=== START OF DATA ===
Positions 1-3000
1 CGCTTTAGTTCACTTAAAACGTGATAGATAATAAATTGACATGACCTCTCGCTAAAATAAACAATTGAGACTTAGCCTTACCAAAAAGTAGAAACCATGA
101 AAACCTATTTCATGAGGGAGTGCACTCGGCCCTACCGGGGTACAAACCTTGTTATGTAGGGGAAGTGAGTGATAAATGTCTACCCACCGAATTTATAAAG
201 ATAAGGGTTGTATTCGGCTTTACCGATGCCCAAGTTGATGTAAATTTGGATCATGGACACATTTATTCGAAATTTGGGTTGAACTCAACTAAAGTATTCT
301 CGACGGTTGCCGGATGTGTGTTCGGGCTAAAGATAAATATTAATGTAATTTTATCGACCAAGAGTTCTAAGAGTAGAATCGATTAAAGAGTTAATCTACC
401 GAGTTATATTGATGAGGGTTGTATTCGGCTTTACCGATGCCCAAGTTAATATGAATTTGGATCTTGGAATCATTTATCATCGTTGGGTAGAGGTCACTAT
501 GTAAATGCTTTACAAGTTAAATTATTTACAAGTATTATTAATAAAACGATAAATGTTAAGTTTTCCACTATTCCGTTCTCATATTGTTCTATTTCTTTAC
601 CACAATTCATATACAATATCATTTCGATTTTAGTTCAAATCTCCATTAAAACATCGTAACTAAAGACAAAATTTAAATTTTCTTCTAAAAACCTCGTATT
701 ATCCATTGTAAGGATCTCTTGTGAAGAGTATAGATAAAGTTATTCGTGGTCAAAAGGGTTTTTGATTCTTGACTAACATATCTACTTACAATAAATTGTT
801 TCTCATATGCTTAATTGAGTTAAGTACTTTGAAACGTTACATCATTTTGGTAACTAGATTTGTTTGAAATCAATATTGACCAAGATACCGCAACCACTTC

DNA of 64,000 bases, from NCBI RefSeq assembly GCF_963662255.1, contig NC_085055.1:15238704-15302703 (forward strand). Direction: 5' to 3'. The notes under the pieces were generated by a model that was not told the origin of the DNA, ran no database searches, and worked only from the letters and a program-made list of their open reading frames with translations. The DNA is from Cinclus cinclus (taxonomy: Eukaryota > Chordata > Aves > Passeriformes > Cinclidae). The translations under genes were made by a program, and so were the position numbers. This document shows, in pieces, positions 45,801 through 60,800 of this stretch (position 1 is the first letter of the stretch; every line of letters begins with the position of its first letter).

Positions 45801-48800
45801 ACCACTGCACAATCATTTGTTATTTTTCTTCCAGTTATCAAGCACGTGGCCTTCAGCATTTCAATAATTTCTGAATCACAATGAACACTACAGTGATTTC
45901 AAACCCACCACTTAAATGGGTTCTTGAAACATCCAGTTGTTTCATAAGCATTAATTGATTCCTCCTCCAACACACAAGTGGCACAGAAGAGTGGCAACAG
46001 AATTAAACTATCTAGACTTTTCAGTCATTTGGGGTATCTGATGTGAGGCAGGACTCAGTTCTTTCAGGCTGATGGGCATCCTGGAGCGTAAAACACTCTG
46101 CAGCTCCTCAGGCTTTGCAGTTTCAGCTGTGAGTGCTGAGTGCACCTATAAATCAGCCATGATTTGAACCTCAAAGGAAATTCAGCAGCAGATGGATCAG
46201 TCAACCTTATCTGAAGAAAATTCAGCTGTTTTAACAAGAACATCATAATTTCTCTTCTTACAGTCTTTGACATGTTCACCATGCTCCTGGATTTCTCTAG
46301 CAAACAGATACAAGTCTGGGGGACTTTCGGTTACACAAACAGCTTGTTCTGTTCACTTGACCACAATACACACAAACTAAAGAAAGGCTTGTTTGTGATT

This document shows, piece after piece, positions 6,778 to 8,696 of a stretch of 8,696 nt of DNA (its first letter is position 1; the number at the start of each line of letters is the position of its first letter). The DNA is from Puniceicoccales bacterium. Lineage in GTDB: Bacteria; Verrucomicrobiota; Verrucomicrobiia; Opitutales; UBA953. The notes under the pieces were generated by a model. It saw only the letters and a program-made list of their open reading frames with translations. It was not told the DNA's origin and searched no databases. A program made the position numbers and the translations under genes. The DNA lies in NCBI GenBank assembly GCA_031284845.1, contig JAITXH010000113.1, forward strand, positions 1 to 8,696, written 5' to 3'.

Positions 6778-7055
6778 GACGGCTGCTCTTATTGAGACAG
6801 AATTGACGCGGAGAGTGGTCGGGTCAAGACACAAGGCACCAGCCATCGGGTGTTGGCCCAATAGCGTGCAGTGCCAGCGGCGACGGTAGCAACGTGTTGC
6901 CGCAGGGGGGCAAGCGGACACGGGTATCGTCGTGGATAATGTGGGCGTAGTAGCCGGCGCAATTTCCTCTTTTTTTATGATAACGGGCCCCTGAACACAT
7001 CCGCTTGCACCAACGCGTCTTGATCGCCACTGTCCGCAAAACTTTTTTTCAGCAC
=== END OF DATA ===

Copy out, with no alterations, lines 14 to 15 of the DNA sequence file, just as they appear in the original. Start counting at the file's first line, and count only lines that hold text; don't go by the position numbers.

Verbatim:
45901 AAACCCACCACTTAAATGGGTTCTTGAAACATCCAGTTGTTTCATAAGCATTAATTGATTCCTCCTCCAACACACAAGTGGCACAGAAGAGTGGCAACAG
46001 AATTAAACTATCTAGACTTTTCAGTCATTTGGGGTATCTGATGTGAGGCAGGACTCAGTTCTTTCAGGCTGATGGGCATCCTGGAGCGTAAAACACTCTG